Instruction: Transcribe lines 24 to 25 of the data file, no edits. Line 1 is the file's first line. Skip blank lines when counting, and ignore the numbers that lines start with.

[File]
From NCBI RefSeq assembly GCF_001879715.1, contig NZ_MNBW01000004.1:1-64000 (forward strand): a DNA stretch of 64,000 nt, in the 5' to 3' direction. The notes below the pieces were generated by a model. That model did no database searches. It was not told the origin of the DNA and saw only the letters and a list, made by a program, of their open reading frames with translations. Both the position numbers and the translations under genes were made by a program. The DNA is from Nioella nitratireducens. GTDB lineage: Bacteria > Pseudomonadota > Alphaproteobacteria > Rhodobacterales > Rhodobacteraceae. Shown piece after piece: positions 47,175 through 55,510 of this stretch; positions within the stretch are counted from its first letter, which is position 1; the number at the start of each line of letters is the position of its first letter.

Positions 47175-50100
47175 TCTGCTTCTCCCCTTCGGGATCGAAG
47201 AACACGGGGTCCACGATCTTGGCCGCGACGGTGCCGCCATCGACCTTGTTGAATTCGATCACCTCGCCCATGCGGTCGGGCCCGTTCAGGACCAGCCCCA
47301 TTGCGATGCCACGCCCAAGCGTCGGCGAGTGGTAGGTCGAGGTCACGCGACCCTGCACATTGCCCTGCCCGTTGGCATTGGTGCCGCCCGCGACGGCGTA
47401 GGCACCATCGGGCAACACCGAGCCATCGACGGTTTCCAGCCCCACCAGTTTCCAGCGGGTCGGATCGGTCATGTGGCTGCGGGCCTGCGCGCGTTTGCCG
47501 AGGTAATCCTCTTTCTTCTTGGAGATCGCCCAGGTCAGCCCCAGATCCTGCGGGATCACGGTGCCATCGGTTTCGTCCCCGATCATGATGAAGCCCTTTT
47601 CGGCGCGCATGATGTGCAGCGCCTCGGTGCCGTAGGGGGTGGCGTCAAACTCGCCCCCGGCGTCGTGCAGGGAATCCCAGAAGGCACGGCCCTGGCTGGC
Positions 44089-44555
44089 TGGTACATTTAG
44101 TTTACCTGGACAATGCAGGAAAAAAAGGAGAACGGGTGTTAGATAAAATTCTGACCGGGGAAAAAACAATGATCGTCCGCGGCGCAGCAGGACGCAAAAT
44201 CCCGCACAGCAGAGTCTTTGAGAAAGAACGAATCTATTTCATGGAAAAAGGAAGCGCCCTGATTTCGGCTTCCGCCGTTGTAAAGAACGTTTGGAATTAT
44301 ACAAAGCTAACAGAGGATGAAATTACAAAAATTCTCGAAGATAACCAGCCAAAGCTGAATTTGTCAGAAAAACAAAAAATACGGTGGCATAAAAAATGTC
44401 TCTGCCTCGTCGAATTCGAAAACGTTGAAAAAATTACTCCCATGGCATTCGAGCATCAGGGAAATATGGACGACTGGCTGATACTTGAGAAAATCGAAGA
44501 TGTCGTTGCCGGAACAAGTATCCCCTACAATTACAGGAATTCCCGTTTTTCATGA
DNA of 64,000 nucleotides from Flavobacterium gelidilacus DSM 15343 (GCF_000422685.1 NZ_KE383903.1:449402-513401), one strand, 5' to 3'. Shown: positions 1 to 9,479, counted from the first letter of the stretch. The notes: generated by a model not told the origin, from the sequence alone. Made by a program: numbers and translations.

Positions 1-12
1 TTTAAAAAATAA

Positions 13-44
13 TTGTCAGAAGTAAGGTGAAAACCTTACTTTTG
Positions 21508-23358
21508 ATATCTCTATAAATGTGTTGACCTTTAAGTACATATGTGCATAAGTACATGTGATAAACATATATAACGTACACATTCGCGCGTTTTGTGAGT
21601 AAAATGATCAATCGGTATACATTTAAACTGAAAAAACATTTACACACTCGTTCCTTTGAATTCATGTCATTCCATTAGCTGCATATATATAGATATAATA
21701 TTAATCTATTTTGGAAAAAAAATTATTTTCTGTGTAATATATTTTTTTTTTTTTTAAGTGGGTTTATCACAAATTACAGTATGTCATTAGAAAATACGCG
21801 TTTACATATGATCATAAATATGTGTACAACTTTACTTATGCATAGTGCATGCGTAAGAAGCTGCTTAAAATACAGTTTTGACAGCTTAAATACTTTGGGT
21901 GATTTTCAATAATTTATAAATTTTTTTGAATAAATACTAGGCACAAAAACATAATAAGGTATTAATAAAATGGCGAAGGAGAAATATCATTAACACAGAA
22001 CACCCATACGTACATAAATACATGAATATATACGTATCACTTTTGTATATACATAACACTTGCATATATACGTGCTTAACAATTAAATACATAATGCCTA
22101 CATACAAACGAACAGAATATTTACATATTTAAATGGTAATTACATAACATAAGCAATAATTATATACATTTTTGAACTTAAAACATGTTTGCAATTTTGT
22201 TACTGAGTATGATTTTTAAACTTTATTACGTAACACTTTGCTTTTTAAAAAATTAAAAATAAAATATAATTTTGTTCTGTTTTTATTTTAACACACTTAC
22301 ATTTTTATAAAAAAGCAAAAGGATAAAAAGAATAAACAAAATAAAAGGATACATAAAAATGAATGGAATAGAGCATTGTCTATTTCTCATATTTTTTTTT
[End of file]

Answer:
21701 TTAATCTATTTTGGAAAAAAAATTATTTTCTGTGTAATATATTTTTTTTTTTTTTAAGTGGGTTTATCACAAATTACAGTATGTCATTAGAAAATACGCG
21801 TTTACATATGATCATAAATATGTGTACAACTTTACTTATGCATAGTGCATGCGTAAGAAGCTGCTTAAAATACAGTTTTGACAGCTTAAATACTTTGGGT